Additionally, we’d be remiss if we didn’t note the one great threat that’s strangely missing from the assessment: Joe Biden himself. Indeed, any threat assessment that fails to consider this decrepit commander-in-chief’s foreign policy fecklessness is a glaringly incomplete assessment. But don’t take our word for it. Remember what Robert Gates, the institutionalist defense secretary to both George W. Bush and Barack Obama, had to say about Biden’s innate ability to, as his own former boss is reported to have said, “f**k things up.”
In an October 2021 “60 Minutes” interview with CNN/CBS dual-citizen Anderson Cooper, less than a month into the Biden presidency, Gates said that watching the events unfold in Afghanistan at the time made him sick. This shouldn’t have surprised him, though, given his prior assessment of the man. Gates, in his memoir, wrote that he believes Biden has “been wrong on nearly every major foreign policy and national security issue over the past four decades.” (Here, it should also be noted that Gates also wrote in his memoir that Biden is “a man of integrity,” so perhaps Gates’s own judgment should be called into question.)
Another big miss? TikTok. Not once — not once — does the document mention this malign force for rotting the minds of our children and gathering gigabytes of intelligence about how we behave and what sorts of things most influence us. It seems a significant disconnect for NSA Director Paul Nakasone to have warned the Senate Armed Services Committee about TikTok as he did on Tuesday without the Chinese app even meriting mention in the threat assessment.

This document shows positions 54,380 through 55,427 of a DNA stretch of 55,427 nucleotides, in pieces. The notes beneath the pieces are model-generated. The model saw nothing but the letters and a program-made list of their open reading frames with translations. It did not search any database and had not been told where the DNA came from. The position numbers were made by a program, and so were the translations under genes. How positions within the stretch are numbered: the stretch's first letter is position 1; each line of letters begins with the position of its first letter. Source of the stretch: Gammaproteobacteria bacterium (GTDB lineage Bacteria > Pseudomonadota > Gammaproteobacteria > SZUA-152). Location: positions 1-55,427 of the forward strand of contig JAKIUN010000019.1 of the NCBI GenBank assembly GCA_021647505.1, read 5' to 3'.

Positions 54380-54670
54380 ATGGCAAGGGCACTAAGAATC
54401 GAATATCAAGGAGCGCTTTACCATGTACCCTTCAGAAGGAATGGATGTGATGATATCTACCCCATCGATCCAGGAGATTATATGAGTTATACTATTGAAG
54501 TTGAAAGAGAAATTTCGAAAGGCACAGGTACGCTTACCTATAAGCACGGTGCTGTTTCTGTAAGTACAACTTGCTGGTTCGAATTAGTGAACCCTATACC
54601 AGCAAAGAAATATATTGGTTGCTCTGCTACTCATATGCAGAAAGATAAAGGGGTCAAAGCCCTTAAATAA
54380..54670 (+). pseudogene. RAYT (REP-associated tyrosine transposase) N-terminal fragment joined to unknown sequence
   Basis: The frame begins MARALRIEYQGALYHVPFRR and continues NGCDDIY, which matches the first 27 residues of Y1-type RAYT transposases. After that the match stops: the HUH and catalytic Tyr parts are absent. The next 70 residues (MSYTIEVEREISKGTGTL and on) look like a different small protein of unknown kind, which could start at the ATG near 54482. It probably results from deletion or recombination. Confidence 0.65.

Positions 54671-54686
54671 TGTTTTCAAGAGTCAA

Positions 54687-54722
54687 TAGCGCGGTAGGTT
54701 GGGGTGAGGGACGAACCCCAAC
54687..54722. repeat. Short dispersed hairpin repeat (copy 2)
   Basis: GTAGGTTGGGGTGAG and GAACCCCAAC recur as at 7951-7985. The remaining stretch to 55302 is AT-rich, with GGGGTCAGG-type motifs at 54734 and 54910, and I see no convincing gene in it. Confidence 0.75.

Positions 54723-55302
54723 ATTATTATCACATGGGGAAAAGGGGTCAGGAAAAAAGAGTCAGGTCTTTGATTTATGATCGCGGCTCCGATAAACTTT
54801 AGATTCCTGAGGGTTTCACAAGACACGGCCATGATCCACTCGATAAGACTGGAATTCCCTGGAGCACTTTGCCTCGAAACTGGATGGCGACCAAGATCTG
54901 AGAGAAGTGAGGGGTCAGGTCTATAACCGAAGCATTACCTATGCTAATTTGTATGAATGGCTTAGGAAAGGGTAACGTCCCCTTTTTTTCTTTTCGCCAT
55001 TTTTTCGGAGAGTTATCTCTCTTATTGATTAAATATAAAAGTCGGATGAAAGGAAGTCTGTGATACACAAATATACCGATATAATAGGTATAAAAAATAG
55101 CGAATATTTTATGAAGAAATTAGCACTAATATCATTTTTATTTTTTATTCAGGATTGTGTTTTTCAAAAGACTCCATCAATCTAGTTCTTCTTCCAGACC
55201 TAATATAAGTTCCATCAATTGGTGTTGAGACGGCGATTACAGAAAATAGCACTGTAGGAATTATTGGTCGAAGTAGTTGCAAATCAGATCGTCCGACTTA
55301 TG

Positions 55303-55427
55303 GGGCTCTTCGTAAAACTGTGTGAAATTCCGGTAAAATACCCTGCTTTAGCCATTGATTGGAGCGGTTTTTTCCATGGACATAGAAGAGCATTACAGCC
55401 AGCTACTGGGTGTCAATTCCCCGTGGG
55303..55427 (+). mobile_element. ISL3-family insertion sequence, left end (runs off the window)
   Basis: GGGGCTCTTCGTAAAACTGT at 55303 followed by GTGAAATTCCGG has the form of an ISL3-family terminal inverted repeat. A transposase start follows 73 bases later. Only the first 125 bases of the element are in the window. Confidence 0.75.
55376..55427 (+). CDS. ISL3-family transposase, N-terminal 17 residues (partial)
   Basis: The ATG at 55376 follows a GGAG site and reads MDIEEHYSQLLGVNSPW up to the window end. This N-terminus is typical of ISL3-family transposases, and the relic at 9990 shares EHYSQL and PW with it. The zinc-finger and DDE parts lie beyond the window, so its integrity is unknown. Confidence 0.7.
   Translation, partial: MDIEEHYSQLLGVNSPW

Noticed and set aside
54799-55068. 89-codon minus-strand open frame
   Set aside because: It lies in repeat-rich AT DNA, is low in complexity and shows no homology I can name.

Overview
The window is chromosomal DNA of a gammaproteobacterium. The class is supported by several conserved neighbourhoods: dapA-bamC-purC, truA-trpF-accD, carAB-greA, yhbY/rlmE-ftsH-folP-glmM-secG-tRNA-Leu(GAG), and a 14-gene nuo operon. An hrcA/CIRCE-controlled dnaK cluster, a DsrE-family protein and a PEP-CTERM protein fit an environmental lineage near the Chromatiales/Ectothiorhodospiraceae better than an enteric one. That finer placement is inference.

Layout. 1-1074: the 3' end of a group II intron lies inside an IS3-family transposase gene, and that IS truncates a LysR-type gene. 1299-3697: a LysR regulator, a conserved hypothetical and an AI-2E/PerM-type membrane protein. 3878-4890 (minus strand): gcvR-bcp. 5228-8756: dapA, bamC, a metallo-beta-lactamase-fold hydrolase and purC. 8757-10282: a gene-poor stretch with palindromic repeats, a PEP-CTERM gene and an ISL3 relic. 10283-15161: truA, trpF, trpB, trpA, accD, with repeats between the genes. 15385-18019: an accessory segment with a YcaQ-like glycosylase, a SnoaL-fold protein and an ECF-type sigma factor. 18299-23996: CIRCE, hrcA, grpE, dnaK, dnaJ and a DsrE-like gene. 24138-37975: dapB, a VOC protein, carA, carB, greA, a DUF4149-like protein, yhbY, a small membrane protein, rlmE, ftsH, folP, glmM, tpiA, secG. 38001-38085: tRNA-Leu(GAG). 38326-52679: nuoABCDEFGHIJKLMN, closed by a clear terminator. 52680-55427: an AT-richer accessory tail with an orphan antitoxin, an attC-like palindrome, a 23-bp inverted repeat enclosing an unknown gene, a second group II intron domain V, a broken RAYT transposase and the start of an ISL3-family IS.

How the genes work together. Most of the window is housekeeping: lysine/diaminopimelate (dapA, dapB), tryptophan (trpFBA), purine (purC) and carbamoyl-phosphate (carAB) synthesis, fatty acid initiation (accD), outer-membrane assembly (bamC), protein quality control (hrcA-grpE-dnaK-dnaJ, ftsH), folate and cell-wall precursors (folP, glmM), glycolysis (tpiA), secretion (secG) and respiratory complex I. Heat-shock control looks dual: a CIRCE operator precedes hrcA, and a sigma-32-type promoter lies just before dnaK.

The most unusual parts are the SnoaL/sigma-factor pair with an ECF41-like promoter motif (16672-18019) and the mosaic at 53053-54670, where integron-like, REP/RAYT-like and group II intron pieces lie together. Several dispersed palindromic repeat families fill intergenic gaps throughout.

“TikTok concerns me for a number of different reasons,” Nakasone said, warning of its data collection, the data it already has, the power of its algorithm, and its potential to facilitate broad influence operations. Currently, the app has more than 100 million American users, and the Biden administration’s recent requirement that all federal agencies remove it from government devices within 30 days comes far too late.
Remember: Joe Biden rescinded Donald Trump’s executive order banning TikTok, and he replaced it with a far more accommodating posture, including welcoming TikTok influencers to the White House to — no kidding — discuss Ukraine policy.
Beyond the major state bad actors, the document categorizes additional threats under the headers of CLIMATE CHANGE AND ENVIRONMENTAL DEGRADATION; HEALTH SECURITY, including infectious diseases and bio weapons; ADDITIONAL TRANSNATIONAL ISSUES, such as new technologies, digital authoritarianism (don’t we know it!), nuclear proliferation, illegal immigration (which it innocuously calls “migration” and blames on climate change rather than open borders and free goodies), and organized crime; and CONFLICTS AND FRAGILITY, including interstate conflict, internal strife, and governance challenges.
Suffice it to say, though: The first threat listed in the document is China, and the document allocates more pages, six, to this threat than any other. Here we give the Biden intelligence community credit for at least understanding that China poses our nation’s greatest external threat.